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Demonstration by the Association of Victims of the Nazi Regime (VVN) in Berlin’s Lustgarten [Pleasure Garden] on the Day for the Commemoration of the Victims of Fascism (September 12, 1948)
In June 1945, only a month after the end of the war, concentration camp survivors founded the first prisoner committees as well as the committees for the victims of fascism [Opfer des Faschismus or ODF]. From these emerged the regionally-based Association of Victims of the Nazi Regime [Vereinigung der Verfolgten des Naziregimesor VVN], which united at a meeting in Frankfurt in March 1947 to become the national VVN Council [Rat der VVN] . Reflecting the general anti-fascist consensus that prevailed in the Soviet occupation zone, the VVN was an ideologically mixed organization: its deputy chair, Heinrich Grüber, was a Protestant pastor and former concentration camp inmate. Nevertheless, the association’s Communist members increasingly relegated non-Communists to the sidelines. Additionally, anti-Semitic agitation during the Slansky affair in 1952 – which was dressed up as “anti-Zionism” – prompted many Jewish members of the VVN to leave the GDR for the West. The VNN was finally dissolved in February 1953; in the GDR, it was replaced by the Committee of Anti-Fascist Resistance Fighters [Komitee der Antifaschistischen Widerstandskämpfer].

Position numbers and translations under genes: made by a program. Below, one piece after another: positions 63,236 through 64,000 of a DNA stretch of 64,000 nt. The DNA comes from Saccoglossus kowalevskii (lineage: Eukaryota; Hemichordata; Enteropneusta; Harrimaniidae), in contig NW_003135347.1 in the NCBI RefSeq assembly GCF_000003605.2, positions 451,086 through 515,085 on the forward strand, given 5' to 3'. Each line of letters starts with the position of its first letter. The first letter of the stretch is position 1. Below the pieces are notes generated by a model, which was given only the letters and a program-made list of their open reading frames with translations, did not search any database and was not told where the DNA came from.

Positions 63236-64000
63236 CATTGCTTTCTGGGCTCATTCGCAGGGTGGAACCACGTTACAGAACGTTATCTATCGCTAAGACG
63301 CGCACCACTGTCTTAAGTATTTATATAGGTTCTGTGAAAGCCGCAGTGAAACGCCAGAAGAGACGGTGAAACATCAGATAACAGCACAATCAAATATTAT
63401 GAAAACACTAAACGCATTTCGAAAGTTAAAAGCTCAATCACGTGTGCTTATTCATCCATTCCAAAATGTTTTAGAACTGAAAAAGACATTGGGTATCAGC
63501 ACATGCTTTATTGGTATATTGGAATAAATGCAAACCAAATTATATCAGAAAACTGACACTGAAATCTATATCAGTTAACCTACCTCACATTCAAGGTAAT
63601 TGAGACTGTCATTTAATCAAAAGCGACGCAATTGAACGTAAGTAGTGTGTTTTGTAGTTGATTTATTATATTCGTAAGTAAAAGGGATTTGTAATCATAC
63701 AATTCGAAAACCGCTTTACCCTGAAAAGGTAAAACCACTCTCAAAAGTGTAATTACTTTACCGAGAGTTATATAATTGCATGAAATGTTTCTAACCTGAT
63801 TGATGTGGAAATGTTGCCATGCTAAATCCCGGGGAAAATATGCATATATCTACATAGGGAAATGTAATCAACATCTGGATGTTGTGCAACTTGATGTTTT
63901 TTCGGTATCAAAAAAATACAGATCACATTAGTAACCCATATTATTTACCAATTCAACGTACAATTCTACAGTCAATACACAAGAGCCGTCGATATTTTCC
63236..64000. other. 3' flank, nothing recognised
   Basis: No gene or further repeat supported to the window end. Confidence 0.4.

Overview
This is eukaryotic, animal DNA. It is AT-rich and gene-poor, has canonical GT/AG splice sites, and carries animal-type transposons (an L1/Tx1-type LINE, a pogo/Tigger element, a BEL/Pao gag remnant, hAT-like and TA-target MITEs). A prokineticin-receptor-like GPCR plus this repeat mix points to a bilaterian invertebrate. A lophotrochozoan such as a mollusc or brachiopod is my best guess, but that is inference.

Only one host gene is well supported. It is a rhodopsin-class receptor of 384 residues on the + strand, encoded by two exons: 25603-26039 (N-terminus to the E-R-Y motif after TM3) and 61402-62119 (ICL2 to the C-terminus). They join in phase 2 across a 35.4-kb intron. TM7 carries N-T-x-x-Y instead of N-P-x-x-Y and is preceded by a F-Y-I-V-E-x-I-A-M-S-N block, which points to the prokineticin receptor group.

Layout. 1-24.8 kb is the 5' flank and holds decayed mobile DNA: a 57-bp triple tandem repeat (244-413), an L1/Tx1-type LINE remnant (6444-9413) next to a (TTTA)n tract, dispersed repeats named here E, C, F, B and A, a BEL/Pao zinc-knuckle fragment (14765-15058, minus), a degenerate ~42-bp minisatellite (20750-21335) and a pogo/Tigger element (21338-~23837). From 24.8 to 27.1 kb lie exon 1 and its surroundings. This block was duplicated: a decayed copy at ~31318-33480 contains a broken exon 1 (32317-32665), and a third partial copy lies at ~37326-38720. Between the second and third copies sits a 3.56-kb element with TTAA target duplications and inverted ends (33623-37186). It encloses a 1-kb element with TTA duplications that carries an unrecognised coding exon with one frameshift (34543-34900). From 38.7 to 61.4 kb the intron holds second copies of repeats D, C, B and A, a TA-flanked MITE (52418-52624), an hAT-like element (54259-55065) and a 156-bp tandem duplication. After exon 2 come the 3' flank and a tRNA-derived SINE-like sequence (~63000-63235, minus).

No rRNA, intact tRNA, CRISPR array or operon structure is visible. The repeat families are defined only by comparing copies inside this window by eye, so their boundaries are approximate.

In addition to establishing the committee for the “Victims of Fascism,” the Berlin Magistrate also declared September 9, 1945, a memorial day for the victims of National Socialism. The first commemorative celebration was held at Werner Seelenbinder Arena. (The arena had originally been called Neukölln Stadium, but was renamed after the well-known Communist resistance fighter.) In the following years, the commemorative events were held in Berlin’s Lustgarten. The VVN participated in the events for the first time in 1947. Photograph by Jochen Moll.